CUMMING — With Georgia’s victories in the tri-state water wars aside, and even its legal bills from that entanglement now history, the Gainesville-based Lake Lanier Association now has its eyes on a water reauthorization bill moving through Congress.
“We won all the lawsuits, without a doubt,” said LLA member Wilton Rooks, giving a report during the group’s annual membership meeting Wednesday night. “The battleground is now in Congress.”
Rooks was referring to the Water Resources Development Act, which proposes to authorize a number of water projects nationally, including the Savannah Harbor Expansion Project.
In the U.S. Senate’s approval of the bill in May, Georgia dodged a maneuver by Florida and Alabama — the other litigants in a long-standing water-sharing battle — that could have curbed Georgia’s water withdrawals from Lake Lanier and Lake Allatoona.
The legislation now goes to the House of Representatives.
“It’s still a little bit bothersome, but it’s not as detrimental as it was,” said Rooks, also a member of the ACF Stakeholders, a group representing varied interests in the Apalachicola-Chattahoochee-Flint River Basin, which includes Lake Lanier at the northern end.
He told LLA members they might “start seeing some press” over the issue as it moves through the House.
“The only reason for mentioning it is to put it on the platter as one of the things that your association is trying to stay aware of and to influence to the betterment of the lake,” Rooks said.
Val Perry, a longtime LLA leader, told members that Florida lawmakers have written a letter “saying that the oyster industry in Florida is falling apart because Atlanta is taking too much water out of Lake Lanier. Now can you believe that?”
He added: “Florida is trying to rattle the cage again in Congress. We are talking to our (congressional delegation) to head this off.”
“Those are the kinds of things we are fighting all the time, even after Georgia won all the lawsuits,” Perry said.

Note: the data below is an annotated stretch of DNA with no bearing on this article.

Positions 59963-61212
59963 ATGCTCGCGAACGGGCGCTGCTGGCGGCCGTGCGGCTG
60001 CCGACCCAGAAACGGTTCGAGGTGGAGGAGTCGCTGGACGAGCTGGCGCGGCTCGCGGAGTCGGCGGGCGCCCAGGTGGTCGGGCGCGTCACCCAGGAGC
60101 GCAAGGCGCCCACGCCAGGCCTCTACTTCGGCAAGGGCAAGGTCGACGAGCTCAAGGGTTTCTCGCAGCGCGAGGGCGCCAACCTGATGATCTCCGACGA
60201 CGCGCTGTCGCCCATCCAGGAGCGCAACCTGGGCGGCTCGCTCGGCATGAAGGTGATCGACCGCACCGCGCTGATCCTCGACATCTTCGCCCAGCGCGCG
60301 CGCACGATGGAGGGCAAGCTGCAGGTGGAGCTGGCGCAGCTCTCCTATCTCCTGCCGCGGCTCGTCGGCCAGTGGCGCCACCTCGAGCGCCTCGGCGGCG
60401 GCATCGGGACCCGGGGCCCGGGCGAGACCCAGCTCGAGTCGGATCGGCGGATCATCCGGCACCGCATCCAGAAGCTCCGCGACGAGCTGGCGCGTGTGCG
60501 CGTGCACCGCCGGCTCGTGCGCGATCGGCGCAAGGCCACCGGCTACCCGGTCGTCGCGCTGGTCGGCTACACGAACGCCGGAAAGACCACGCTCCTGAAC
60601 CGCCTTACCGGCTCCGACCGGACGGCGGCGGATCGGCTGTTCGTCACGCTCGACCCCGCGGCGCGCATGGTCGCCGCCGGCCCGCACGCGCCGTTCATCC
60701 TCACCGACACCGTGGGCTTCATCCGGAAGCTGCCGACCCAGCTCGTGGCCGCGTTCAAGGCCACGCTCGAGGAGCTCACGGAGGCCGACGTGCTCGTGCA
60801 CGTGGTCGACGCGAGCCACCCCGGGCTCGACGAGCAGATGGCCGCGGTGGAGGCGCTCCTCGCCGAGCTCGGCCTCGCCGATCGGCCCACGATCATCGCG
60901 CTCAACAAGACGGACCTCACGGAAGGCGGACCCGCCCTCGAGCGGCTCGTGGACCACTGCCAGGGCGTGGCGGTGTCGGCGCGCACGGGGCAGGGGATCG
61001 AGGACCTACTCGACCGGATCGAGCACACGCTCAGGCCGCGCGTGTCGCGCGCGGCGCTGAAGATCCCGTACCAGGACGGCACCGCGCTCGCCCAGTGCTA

“Florida will not give up.”
Twelve of 14 Georgia House members, including Rep. Doug Collins, R-Gainesville, sent a letter last month to House Transportation & Infrastructure Committee members Rep. Bill Shuster and Rep. Nick J. Rahall II, asking them to oppose “the inclusion of any similar language that could be viewed as taking sides in this interstate dispute.”
The congressmen said they were “very troubled” by sections dealing with dam “optimization” and water supply in the bill.
The water supply section “expresses concern that certain actions ... may raise questions about the (Army) secretary’s authority to provide water supply without seeking additional congressional authorization,” the letter states.
“While it appears the Senate intended only to express its concern that the secretary not be caught in the middle of an interstate dispute, this language could also be viewed as expressing support for the position of one state over the other,” the congressmen wrote.
The bill’s section concerning dams “has a similar effect by singling out water supply operations in the ACF and (Alabama-Coosa-Tallapoosa River Basin) for special limitations.
“In each case, this sets a dangerous precedent,” the letter states.
Loree Ann Thompson, spokeswoman for Collins, has said that “concerns still remain regarding the current language (in the bill).”
Georgia, Alabama and Florida have been engaged in legal wrangling over water sharing in the ACF for more than two decades.
Georgia gained leverage last year when the U.S. Supreme Court refused to hear a lower court appeal from Florida and Alabama on a decision that would have limited water withdrawals from Lanier.
Lake Lanier Association was one of the litigants in that issue.
Perry announced that the group now has paid off its legal debt.
“I sleep a lot better now,” he said. “We still have a lawyer and we still pay him a very modest amount of money.
We don’t have a lawsuit going on right now.”